I was doing a reading on cerebral asymmetry when a friend sent me this video. Ingenuity, I thought! Also, that anthropology is scarily relevant.
The video follows Zach Anner in his quest to purchase a rainbow bagel in The Bagel Shop in Brooklyn. Suffering from cerebral palsy, he is wheelchair-bound. The video highlights the challenges he, and other handicapped persons, face in their day-to-day life in New York City, one of the most accessible cities in the country.”Today we’re just like, we’ll do something real simple like go and get a bagel.” Infused with sarcasm, Zach remains optimistically ironic throughout the video, with much enthusiasm and underlying sincerity.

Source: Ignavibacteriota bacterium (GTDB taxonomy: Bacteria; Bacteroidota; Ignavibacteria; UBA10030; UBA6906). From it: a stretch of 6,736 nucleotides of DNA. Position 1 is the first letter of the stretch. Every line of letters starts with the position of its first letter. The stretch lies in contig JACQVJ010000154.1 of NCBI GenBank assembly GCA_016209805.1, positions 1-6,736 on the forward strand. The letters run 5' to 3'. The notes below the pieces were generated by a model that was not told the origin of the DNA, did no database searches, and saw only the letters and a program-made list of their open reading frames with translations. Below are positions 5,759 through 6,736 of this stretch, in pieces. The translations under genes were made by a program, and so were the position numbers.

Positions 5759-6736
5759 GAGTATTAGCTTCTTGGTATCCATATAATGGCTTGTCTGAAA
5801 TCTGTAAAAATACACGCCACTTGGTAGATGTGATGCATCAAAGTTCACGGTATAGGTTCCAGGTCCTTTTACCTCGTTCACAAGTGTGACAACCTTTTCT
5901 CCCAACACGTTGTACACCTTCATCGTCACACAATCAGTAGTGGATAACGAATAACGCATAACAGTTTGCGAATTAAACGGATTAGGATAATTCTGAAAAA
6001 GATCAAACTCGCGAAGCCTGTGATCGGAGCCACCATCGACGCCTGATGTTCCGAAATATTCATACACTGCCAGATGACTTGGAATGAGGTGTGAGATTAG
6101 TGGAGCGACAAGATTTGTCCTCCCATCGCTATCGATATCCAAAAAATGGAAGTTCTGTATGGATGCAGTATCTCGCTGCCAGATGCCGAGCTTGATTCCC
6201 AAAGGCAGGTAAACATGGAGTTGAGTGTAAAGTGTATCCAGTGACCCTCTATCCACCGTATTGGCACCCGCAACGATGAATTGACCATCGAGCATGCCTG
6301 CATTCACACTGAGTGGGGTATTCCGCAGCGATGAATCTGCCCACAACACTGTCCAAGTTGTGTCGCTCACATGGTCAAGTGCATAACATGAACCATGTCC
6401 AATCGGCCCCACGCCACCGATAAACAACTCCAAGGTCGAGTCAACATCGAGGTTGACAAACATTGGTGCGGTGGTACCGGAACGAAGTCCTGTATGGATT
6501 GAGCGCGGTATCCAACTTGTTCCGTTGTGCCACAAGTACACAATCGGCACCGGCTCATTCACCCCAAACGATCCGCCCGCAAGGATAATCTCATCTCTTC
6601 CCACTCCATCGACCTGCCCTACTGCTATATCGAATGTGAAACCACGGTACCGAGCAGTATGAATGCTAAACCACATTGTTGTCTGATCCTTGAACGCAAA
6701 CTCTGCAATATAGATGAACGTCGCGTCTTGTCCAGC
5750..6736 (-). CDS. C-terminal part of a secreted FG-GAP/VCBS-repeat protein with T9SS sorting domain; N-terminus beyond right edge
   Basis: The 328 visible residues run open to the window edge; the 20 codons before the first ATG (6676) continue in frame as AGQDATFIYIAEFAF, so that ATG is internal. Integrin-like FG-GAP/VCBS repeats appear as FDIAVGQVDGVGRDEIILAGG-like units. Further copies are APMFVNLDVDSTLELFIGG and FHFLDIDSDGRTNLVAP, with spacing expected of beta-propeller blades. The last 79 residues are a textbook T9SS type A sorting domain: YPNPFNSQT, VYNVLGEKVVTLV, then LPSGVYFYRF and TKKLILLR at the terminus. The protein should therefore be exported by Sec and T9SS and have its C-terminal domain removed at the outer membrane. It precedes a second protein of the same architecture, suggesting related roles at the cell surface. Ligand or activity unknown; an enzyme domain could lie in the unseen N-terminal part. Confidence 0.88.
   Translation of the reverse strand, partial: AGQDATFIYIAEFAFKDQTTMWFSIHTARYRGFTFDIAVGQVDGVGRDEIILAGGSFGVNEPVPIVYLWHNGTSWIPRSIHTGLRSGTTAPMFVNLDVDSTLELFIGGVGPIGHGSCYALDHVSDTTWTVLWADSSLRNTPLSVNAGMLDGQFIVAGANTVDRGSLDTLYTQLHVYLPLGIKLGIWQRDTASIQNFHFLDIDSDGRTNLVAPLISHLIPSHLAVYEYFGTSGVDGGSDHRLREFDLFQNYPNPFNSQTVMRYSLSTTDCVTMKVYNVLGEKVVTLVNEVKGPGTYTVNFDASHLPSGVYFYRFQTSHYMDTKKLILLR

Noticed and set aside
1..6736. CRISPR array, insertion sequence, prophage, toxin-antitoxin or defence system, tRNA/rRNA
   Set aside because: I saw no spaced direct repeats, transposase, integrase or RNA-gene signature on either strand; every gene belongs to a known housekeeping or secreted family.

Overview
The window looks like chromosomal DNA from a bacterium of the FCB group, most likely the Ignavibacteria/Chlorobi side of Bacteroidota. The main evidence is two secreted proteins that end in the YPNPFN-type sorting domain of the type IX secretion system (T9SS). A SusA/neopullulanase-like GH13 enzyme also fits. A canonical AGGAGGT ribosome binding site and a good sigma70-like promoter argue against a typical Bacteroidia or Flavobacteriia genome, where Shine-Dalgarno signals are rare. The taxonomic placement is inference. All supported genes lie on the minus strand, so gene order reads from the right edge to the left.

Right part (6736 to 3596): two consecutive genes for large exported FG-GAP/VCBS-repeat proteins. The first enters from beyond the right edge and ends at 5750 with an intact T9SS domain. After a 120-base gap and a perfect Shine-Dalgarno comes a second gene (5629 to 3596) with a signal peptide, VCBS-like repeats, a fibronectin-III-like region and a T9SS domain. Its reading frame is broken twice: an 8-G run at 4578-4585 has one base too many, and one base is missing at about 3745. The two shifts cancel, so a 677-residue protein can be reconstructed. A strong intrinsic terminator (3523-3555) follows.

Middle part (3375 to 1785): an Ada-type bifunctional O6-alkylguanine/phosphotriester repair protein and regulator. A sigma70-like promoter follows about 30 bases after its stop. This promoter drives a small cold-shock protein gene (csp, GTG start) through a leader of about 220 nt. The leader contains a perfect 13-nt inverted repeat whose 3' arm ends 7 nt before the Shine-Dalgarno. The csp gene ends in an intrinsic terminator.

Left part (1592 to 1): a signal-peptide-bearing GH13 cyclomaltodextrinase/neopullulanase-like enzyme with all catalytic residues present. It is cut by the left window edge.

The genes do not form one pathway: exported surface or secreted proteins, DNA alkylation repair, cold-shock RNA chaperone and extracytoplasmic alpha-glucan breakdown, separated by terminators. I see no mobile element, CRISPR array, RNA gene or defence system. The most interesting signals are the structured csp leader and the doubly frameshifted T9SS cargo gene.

It is incredibly smart of them to make reference to pop culture – the much loved and sought after rainbow bagel, with variations of it in other major cities (rainbow bagels have arrived in London as well). This way, since the ‘quest for rainbow bagel’ is relatable, netizens would be enticed to follow his journey. Consequently, the foundation succeeds in raising awareness about the condition and the challenges faced, helping the general public to understand a wheelchair-bound’s experience on the road.
Kudos to the Cerebral Palsy Foundation for the short film.